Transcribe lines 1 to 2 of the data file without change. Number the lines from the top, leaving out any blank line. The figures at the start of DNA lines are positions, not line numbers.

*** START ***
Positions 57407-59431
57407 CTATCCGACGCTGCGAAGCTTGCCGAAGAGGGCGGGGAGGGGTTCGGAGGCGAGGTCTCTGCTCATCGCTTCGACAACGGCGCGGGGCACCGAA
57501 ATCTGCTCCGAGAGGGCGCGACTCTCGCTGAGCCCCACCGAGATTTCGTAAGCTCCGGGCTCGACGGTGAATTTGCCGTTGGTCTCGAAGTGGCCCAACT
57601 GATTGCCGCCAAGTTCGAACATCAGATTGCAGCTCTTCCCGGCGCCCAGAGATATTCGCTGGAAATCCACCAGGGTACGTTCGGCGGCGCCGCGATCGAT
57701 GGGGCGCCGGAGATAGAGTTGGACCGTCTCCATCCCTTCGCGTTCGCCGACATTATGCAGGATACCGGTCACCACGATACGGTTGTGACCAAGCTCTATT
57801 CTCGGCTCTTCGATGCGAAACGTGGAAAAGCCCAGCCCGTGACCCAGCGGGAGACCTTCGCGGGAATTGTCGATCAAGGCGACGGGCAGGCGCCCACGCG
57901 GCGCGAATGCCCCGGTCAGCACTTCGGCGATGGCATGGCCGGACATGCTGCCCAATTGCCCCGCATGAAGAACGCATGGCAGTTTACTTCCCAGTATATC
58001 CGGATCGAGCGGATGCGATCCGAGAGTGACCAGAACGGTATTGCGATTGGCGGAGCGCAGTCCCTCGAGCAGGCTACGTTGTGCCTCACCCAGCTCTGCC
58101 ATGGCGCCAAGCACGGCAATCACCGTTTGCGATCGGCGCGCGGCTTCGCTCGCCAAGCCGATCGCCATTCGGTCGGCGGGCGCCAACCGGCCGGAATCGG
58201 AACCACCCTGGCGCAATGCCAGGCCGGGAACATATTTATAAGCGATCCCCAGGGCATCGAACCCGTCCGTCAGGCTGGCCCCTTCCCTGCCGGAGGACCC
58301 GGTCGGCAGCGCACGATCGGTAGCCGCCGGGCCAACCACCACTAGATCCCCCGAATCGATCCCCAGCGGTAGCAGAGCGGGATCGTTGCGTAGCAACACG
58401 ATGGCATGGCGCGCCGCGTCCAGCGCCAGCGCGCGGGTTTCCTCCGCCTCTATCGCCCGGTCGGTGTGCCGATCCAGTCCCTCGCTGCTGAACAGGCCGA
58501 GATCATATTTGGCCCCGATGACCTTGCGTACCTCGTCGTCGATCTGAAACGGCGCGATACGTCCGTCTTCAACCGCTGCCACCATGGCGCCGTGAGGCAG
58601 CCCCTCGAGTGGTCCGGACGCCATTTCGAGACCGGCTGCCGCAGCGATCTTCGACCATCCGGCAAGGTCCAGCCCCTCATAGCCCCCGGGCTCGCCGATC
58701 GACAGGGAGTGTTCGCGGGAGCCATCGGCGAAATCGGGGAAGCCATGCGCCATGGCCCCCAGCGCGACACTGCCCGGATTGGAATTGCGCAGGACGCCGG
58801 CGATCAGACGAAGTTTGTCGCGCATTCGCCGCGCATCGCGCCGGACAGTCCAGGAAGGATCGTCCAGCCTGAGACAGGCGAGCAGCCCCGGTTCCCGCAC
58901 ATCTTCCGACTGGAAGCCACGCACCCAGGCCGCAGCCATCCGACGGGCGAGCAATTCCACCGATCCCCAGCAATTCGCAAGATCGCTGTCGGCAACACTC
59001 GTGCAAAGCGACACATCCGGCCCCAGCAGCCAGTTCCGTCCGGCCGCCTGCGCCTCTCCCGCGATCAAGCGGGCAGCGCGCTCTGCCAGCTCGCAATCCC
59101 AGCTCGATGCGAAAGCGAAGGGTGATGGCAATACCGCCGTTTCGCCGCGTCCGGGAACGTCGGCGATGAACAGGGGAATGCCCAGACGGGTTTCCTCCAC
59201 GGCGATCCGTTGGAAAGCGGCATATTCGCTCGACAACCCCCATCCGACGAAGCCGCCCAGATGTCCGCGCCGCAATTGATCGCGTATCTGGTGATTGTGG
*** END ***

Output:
Positions 57407-59431
57407 CTATCCGACGCTGCGAAGCTTGCCGAAGAGGGCGGGGAGGGGTTCGGAGGCGAGGTCTCTGCTCATCGCTTCGACAACGGCGCGGGGCACCGAA